Women Artists in Interwar Vilnius. Between Expectations and Possibilities

The twenty-year period from 1919 to 1939 was framed by two tectonic historical shifts – the Great War and the Second World War, and saw the rule of the Second Republic of Poland. The period was propitious for women artists who felt visible and welcome as never before: women started to be admitted to the university to study art, they took part in the activity of various art societies and groups – the Society of Women Artists of Poland, the Society of Vilnius Artists, the Society of Independent Vilnius Artists, the Society of Popularization of Vilnius Artistic Culture, the Work Cooperative of Vilnius Artists, the Jung Vilne group and the Vilnius Group, and held solo exhibitions (Ona Soltanaitė-Römerienė in 1925, Leona Szczcepanowicz in 1932). However, women artists’ expectations had to face economic and social challenges, which would often become a significant obstacle for their further successful career. Another reason why it was not easy to achieve the status of independent artist was the deeply entrenched social norms and gender roles – those of daughter, wife and associate, and mother – and the dilemma of giving priority to artistic interests.


The aim of the exhibition is to put in the limelight a unique but little familiar segment of interwar Vilnius art – the results of artistic activity of women of different generations, nationalities and social layers who worked in Vilnius. The stylistics of their works varies from realistic expression typical of the early 20th century to modern examples of art deco and expressionist art. In the exhibition, women artists’ work is presented through six thematic sections: A Framed Gaze tells about portraits and self-portraits created by women, Home Territories offers a behind-the-scenes peek at their home environment, Spaces of Dreams and Anxiety take us to the realm of socially and emotionally sensitive experiences from poverty to buffoonish circus performances, Revelations of Traditional Culture introduce the field of ethnic culture research and knowledge, In the Rhythm of Stylish Life draws attention to the search for modernity and popular and theatre culture of Vilnius of that time, and Art Pilgrims illustrates the subject of women artists’ trips. Women artists’ migration (the majority of them were not natives of Vilnius), just like education issues, in one or another aspect is related to all the chosen thematic sections. Short biographies of the most distinct artists or, on the contrary, creators who have been left outside the history of art, are provided. These brief narratives reveal intriguing details and reiterate the multi-faceted character of the Vilnius art scene in the interwar period.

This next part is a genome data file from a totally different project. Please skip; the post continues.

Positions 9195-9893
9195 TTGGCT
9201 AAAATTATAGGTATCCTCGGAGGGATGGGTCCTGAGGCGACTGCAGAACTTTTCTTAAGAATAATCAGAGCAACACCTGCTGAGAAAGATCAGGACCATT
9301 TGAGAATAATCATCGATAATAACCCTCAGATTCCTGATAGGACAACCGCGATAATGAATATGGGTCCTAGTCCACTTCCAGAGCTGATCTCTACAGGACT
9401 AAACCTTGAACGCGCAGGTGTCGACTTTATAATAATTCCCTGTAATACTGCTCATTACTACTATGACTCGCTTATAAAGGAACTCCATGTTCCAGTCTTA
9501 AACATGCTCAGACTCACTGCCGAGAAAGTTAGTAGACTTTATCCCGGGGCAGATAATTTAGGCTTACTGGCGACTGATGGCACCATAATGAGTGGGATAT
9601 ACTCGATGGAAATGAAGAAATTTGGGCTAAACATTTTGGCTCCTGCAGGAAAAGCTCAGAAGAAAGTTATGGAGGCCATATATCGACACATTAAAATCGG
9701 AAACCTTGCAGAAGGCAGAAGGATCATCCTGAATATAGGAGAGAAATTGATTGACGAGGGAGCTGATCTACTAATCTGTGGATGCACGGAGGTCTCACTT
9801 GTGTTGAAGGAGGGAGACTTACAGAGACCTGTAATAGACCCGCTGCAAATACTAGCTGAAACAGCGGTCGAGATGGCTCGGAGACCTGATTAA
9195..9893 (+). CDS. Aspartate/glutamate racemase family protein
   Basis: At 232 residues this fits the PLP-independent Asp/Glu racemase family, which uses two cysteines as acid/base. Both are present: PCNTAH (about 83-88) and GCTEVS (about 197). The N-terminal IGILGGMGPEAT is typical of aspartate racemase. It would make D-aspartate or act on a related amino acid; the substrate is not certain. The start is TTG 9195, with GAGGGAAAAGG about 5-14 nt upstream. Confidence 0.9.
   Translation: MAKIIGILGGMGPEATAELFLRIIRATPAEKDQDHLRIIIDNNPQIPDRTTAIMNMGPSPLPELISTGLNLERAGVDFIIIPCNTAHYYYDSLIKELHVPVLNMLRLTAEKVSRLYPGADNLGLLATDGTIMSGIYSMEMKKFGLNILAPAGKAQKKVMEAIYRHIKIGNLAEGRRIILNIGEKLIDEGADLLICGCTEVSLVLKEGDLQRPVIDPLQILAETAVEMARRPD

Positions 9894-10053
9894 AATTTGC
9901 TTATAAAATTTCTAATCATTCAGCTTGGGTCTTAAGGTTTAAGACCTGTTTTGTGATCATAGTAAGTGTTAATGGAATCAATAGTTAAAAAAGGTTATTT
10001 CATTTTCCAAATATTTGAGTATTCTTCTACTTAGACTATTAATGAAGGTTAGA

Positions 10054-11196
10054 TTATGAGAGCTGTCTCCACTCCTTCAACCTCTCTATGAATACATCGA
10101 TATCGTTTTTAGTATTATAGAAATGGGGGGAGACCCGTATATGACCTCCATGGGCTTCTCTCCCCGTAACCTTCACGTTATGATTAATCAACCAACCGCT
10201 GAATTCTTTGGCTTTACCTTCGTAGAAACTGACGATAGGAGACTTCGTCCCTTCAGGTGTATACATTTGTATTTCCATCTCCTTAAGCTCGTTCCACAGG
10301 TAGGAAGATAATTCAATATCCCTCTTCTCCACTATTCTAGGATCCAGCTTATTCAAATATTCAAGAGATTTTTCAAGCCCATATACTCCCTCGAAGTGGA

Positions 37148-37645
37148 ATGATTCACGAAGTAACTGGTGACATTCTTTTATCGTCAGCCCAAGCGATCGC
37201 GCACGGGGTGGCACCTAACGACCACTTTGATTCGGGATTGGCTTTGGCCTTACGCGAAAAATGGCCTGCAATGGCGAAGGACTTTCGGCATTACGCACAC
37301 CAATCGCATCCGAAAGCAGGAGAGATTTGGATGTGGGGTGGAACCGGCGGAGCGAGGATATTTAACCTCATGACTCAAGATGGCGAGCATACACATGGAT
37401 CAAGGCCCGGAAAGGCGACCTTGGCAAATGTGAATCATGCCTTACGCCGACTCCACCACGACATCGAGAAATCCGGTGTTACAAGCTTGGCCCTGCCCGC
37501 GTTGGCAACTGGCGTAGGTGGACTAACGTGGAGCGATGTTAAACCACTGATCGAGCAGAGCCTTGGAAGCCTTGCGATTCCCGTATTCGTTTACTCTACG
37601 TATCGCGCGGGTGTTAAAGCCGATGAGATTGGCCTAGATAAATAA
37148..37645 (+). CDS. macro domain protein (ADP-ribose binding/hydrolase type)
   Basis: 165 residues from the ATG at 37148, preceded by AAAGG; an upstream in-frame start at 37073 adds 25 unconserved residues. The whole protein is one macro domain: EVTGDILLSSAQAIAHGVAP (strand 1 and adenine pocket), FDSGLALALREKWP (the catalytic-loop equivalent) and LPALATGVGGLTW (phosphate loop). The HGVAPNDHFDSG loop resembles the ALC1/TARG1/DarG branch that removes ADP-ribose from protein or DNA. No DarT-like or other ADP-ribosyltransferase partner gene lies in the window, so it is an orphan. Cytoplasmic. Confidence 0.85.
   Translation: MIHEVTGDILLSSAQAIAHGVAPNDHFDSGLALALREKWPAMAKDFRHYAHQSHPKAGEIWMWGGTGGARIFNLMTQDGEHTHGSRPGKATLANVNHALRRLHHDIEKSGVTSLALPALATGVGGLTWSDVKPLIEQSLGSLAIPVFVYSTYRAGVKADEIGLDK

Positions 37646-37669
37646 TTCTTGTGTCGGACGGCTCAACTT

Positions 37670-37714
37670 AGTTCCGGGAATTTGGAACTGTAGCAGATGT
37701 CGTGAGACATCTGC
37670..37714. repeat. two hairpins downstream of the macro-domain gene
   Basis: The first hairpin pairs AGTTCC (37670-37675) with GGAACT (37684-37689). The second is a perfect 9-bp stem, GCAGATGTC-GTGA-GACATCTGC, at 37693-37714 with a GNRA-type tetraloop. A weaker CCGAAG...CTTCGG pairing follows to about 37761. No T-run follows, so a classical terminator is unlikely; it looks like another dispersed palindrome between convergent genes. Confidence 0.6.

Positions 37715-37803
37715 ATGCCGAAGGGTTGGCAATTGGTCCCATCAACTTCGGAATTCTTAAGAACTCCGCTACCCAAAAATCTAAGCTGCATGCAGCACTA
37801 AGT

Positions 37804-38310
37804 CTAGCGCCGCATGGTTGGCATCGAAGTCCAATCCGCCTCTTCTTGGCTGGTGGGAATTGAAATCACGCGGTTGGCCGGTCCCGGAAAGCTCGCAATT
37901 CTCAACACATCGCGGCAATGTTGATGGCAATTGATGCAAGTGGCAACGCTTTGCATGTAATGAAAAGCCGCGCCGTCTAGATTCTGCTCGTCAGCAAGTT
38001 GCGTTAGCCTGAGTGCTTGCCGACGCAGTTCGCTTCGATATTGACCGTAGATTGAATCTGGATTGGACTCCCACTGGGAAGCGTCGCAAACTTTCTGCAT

On display are artworks, photographs and documents from nine memory institutions of Lithuania: museums, archives, libraries and four private collections. The exhibition presents sixty women artists and includes 52 paintings, 10 sculptures, 58 prints and drawings, 37 photographs, 40 archive material (documental photos, objects, magazines), and 8 ethnographic objects. The visuals of the exhibition is supplemented by sound recordings and video footage. Some works updated with more specific attribution are presented to society for the first time after almost a hundred years.

Algė Andriulytė, Ilona Mažeikienė



Organisers: Lithuanian National Museum of Art, Vilnius Academy of Arts


Architect Eglė Matulaitytė, Processoffice


Designer Liudas Parulskis


Project is funded by Lithuanian Council for Culture


Media sponsors: Lithuanian National Radio and Television, JCDecaux

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